The smiles he saw on the hunters’ faces during the inaugural Thunder in the Hills Handicapped Turkey Hunt were so electric, Randy Dyer said, that next year’s hunt is already being planned and a new group of hunters is being sought.
Sponsored by the local Southwest Ohio and Clinton County chapters of the National Wild Turkey Federation (NWTF), the first hunt was held April 7-9 in the Pike State Forest APV Area. Twelve hunters with various special needs, selected through an application process, took part in the event and they bagged three turkeys.
Another young male hunter got a shot off but did not hit his target, and four others had turkeys within range, but didn’t get the opportunity to take a shot.
Nine Wounded Warriors and three others with special needs – from Tennessee, Indiana, West Virginia and Ohio – took part in the hunt.
Dyer, a Hillsboro native and president of the NWTF Southwest Ohio chapter, said the hunt was so successful that another one is being planned for April of next year. He also said that he and other local residents plan to take five special needs kids deer hunting in October, just like they did a year ago.
“They don’t even care if they get one. If they see one, oh my gosh, they get excited,” Dyer said of the youngsters.
Like Dyer, Ben Kelley with the Pike State Forest said the success of the hunt was not measured by the number of turkeys bagged, but rather by the size of the smiles on the participants’ faces and the long-term friendships that resulted.
“This was a great hunt for a great cause,” Kelley said, according to the Pike News Watchman. “Seeing people participate in outdoor activities that may be unreachable at times is priceless. Seeing the joy on the faces of those who participated and seeing how many people supported the event at every level was so rewarding. Participants, guides and other volunteers are already discussing next year’s plan. Our hope is to continue this event for years to come.”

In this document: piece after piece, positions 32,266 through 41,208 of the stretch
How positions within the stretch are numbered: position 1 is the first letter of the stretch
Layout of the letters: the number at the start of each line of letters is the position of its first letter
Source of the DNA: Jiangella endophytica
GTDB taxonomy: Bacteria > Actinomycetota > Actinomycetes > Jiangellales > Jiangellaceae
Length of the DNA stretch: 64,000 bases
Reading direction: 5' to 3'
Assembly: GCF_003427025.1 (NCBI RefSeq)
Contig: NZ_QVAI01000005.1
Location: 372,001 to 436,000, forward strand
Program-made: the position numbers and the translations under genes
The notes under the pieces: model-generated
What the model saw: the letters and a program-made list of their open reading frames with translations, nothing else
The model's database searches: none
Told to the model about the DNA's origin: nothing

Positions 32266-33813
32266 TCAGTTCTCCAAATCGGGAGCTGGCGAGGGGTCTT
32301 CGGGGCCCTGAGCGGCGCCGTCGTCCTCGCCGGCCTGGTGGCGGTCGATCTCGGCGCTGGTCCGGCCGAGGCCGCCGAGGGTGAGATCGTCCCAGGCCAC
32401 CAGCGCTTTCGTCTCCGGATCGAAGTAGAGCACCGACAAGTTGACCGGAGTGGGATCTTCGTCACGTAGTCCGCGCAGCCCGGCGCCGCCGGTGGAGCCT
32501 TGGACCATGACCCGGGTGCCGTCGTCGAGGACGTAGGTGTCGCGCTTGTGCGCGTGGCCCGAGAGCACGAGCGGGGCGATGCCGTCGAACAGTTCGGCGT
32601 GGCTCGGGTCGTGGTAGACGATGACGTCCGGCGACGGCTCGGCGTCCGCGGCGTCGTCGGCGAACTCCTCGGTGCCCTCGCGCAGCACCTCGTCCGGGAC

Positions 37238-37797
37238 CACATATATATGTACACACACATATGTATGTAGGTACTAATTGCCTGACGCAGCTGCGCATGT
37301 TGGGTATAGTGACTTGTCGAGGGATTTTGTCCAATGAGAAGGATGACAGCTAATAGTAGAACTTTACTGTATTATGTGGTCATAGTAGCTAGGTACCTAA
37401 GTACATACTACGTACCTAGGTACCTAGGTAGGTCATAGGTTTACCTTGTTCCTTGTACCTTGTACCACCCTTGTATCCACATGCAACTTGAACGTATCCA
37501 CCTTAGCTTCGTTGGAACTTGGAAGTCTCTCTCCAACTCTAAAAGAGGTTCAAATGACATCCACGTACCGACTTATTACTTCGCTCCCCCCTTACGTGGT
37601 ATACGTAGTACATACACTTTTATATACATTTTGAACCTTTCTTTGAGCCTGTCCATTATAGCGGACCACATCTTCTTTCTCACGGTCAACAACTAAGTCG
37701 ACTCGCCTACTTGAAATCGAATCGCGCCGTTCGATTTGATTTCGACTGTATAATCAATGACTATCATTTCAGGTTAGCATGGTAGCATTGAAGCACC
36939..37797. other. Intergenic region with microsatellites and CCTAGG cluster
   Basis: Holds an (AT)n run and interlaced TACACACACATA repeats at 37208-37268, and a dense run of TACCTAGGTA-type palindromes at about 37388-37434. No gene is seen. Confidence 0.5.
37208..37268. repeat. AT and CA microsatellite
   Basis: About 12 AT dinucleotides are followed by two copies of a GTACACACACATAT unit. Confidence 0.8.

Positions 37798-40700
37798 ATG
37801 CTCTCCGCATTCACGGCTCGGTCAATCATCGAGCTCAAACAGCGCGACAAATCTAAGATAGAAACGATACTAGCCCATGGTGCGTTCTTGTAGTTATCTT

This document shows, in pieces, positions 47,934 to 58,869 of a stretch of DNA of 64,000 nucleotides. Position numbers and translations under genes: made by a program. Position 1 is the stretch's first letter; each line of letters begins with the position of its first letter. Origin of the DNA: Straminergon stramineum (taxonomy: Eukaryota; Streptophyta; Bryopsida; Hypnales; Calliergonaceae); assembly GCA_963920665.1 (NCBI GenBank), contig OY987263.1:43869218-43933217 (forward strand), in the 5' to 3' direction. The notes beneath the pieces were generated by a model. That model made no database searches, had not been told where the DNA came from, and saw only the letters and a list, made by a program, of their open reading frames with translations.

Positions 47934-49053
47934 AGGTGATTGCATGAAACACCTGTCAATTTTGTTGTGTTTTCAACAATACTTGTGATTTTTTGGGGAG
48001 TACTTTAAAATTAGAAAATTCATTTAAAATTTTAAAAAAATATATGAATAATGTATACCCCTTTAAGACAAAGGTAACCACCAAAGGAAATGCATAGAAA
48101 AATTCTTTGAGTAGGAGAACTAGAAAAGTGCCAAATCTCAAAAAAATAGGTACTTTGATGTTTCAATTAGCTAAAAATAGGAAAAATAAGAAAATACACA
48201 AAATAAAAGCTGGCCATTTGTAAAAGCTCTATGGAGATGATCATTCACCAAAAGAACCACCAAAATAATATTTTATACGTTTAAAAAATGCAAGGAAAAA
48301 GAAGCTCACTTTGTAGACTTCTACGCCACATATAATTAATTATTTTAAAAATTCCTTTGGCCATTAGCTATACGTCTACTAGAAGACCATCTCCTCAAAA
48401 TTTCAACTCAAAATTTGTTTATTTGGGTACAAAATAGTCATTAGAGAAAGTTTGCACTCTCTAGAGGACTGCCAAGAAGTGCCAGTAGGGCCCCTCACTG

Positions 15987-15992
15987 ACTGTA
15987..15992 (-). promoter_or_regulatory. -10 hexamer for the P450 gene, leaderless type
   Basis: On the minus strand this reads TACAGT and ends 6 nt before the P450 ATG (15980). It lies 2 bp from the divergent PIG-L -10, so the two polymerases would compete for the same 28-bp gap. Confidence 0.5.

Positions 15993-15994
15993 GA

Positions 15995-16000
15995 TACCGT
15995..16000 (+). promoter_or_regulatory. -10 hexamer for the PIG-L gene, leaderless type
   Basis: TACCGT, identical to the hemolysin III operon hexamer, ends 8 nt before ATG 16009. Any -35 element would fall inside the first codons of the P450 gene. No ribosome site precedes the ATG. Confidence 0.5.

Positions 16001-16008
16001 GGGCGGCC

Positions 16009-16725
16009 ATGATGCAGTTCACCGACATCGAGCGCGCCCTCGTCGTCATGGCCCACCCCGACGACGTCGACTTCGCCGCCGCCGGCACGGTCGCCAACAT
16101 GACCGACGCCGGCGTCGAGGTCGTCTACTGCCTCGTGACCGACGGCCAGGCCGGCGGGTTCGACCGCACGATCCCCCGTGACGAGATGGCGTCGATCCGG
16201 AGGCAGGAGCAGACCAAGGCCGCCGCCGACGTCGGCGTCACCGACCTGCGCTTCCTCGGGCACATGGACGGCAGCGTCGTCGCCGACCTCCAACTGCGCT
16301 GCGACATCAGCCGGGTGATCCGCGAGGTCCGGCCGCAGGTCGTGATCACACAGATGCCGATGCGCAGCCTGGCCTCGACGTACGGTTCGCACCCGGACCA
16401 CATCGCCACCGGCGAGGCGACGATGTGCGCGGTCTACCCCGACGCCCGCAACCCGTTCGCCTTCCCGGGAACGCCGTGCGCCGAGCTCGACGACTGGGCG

Dyer said the hunt was just as much fun for the people helping the hunters as it was the hunters themselves.
“I love it, I really do. It’s something I’ve always wanted to do,” Dyer said. “You kind of have to get in touch with the right people to get things started, but then all you gotta do is say handicapped and help starts coming from all over the place.”
There was no fee for the hunters to the participate. In addition, all the time, logistics, and food were donated by the two NWTF chapters, grant funding, state parks and volunteers. Dyer said a couple ladies even volunteered to cook all the meals.
The group stayed in cabins at Pike Lake State Park on Friday and Saturday. They went hunting on Saturday and Sunday mornings, and got to fish Saturday afternoon since a nearby state fish hatchery stocked the lake with trout for the hunters.
“I think each one caught their limit,” Dyer said. “It was really neat.”
Dyer said he is currently accepting applications for the October youth deer hunt and next April’s turkey hunt. He said that in order to give more people with special needs a chance to hunt, applications are being taken from a completely new set of hunters. Anyone interested can contact Dyer at 937-205-7747.
“I’d like to thank everyone that was involved, sponsors, callers, guides, anyone that had anything to do with it,” Dyer said. “I really want to thank them all.”
Reach Jeff Gilliland at 937-402-2522 or on Twitter @13gillilandj.
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